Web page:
In an unnamed emirate in the Persian Gulf there lives a young man with Harry Potter potential. He calls himself Alif, for the letter in the Arabic alphabet, but that’s not his real name. It’s the Internet moniker he uses for his work as a hacker, protecting his clients from censors and the secret police. Alif is uncannily good at this. He’s not a boy wizard like Harry, but he works magic just the same.
So does G. Willow Wilson, the graphic novelist who has dreamed up Alif and his amazing adventures. Ms. Wilson has not set out to copy J. K. Rowling’s books or anybody else’s; she has her own fertile imagination and fanciful narrative style. But as an American convert to Islam who divides her time between the United States and Egypt, she has an unusual ability to see the best of both worlds. In “Alif the Unseen” she spins her insights into an exuberant fable that has thrills, chills and — even more remarkably — universal appeal.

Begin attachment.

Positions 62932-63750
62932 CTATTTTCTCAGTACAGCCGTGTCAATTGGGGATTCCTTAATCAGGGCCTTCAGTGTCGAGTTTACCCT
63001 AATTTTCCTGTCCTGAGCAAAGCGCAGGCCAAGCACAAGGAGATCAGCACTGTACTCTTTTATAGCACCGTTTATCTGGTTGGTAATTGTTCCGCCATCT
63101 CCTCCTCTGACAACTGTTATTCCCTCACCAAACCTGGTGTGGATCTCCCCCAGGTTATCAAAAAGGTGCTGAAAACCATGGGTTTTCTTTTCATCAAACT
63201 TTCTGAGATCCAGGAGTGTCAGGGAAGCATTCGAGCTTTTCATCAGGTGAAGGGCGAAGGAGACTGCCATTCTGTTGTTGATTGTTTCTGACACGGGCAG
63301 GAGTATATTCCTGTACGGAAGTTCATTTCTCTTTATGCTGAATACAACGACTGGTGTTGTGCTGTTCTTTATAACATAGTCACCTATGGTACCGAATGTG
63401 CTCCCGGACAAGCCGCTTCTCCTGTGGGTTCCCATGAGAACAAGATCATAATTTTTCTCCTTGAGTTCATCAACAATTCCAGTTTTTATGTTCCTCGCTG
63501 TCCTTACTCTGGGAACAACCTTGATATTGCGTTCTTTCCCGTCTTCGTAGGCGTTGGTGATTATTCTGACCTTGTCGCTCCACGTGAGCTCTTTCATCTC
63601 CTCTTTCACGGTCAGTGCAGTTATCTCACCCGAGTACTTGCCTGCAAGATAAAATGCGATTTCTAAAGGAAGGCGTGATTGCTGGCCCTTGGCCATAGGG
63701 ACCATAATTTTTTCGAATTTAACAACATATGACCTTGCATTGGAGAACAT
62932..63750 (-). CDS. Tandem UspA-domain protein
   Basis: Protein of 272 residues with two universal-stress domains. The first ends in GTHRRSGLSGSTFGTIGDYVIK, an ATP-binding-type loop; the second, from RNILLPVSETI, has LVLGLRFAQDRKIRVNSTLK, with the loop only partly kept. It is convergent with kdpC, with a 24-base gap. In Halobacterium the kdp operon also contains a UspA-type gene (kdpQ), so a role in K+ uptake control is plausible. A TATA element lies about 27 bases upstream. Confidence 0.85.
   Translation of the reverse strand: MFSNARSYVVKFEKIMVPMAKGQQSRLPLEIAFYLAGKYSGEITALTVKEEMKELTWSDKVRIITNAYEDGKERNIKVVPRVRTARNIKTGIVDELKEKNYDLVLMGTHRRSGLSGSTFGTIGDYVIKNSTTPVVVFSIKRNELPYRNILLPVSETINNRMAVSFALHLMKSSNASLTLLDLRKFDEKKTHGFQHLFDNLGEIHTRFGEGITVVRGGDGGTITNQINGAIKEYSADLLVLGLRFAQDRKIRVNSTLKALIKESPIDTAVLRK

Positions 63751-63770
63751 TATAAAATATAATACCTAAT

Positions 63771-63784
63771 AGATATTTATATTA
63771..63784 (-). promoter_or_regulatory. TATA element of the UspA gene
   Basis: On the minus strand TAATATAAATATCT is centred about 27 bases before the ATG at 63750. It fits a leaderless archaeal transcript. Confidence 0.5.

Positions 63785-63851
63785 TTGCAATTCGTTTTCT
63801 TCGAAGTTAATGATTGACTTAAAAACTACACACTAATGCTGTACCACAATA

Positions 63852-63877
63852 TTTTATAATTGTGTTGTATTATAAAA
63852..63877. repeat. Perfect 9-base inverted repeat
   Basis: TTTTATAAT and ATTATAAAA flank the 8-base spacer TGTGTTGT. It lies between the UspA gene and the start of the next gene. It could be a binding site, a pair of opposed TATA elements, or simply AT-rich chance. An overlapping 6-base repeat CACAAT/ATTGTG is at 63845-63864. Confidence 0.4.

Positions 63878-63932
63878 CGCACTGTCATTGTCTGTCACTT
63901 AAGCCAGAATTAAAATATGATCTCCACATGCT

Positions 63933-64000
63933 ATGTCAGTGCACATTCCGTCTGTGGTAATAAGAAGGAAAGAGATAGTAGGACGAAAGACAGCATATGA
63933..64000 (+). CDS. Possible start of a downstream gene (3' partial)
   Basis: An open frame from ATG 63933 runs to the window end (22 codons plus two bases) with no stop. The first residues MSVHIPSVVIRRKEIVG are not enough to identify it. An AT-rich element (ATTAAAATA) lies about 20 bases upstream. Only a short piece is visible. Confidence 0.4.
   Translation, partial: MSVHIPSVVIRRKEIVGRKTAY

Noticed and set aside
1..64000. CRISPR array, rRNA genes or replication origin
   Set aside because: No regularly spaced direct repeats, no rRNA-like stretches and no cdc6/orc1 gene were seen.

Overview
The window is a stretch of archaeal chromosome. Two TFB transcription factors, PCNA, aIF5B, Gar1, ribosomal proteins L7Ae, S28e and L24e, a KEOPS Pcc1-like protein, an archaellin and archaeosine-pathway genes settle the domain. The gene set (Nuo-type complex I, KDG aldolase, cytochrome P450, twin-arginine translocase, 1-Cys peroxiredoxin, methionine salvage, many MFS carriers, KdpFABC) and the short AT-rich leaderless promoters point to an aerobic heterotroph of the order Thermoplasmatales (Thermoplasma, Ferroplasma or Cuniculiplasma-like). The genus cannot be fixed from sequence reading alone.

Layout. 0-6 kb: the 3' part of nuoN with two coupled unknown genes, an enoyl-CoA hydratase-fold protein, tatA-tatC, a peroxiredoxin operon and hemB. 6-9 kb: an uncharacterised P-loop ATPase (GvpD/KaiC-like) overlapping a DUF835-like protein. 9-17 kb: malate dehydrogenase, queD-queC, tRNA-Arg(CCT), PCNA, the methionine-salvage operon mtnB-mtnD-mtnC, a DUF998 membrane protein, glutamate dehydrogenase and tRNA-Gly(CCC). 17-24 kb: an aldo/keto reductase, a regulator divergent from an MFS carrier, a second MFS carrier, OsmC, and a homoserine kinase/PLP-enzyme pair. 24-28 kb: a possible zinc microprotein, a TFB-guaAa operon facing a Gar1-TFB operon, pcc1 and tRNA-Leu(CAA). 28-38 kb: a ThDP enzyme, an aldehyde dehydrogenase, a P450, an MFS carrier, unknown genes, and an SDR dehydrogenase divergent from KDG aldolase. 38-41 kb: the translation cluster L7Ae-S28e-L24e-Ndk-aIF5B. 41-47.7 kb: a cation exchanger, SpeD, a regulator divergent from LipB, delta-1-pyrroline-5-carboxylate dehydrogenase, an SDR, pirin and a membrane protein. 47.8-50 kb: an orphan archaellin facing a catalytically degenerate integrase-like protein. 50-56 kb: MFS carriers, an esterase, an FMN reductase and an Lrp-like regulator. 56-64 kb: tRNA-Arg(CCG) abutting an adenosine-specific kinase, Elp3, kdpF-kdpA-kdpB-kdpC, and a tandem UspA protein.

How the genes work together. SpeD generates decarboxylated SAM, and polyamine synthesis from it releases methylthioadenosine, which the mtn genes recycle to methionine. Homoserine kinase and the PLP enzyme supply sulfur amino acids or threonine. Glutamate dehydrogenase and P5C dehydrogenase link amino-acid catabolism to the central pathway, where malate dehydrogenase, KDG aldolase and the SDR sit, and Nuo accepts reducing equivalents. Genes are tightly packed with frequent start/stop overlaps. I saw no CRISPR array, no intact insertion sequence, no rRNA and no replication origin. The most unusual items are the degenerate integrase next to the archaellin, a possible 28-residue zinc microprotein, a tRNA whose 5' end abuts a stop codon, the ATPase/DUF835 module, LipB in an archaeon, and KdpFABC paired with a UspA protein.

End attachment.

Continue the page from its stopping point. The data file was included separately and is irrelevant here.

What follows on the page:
Alif is 23, and he’s got girl trouble. He is in love with an aristocrat named Intisar, though his mixed lineage is a problem. “Indian and Arab blood had merged pleasantly on his face, at least,” Ms. Wilson writes. But he would not pass muster with Intisar’s family, so he cannot win her. They are married only furtively, having signed “a stock marriage contract Alif found on a Web site that catered to Persian Gulf men seeking to cleanse the sins they planned to commit elsewhere.” That document is worth nothing once Intisar tells Alif that she is engaged to somebody else. [Read more...]